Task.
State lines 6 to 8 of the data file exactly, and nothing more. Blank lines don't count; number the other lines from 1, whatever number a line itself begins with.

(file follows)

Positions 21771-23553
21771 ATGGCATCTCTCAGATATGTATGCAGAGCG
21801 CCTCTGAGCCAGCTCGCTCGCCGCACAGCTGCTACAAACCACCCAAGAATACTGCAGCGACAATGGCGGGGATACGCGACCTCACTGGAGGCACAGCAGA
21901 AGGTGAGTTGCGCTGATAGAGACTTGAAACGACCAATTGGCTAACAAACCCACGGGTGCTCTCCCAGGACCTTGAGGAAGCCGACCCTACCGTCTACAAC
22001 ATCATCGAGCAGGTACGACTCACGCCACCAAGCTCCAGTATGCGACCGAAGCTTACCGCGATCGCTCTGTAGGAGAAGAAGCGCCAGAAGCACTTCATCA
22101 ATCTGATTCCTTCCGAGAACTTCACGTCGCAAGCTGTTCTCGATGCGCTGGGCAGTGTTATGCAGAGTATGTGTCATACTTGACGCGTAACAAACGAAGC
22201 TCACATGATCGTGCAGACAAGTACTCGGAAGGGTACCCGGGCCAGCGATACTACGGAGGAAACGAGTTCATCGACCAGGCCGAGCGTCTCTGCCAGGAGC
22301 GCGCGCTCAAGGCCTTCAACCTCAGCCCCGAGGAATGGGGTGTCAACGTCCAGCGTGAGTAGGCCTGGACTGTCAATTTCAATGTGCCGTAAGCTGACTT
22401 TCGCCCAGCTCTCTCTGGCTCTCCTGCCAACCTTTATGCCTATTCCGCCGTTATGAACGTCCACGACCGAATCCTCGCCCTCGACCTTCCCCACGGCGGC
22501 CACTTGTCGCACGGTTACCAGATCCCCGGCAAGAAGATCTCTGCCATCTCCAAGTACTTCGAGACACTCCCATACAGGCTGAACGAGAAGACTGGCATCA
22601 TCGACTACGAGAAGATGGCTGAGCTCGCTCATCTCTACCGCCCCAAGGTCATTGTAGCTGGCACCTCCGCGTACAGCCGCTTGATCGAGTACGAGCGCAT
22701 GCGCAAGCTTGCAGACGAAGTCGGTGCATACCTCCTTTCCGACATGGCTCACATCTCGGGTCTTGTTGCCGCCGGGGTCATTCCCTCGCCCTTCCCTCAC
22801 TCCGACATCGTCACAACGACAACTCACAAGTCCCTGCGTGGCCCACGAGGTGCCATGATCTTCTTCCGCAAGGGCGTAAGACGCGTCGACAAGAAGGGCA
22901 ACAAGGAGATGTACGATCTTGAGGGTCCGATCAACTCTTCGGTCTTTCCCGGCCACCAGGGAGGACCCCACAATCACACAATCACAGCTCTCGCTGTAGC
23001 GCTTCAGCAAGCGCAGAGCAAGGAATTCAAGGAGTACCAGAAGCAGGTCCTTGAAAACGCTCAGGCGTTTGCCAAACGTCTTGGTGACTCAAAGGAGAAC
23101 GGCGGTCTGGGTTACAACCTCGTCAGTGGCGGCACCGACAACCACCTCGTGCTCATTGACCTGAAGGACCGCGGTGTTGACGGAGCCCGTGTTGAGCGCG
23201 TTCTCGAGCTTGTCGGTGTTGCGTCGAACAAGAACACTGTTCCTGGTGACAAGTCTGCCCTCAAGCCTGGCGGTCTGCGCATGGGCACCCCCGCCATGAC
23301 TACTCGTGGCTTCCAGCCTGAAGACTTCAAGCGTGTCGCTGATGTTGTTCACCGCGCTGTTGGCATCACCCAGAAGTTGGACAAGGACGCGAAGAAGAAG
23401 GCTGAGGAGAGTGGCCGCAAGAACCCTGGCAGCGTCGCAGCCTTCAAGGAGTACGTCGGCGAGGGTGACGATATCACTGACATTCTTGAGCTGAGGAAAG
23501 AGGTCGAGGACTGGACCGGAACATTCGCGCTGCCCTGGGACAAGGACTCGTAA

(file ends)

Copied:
22101 ATCTGATTCCTTCCGAGAACTTCACGTCGCAAGCTGTTCTCGATGCGCTGGGCAGTGTTATGCAGAGTATGTGTCATACTTGACGCGTAACAAACGAAGC
22201 TCACATGATCGTGCAGACAAGTACTCGGAAGGGTACCCGGGCCAGCGATACTACGGAGGAAACGAGTTCATCGACCAGGCCGAGCGTCTCTGCCAGGAGC
22301 GCGCGCTCAAGGCCTTCAACCTCAGCCCCGAGGAATGGGGTGTCAACGTCCAGCGTGAGTAGGCCTGGACTGTCAATTTCAATGTGCCGTAAGCTGACTT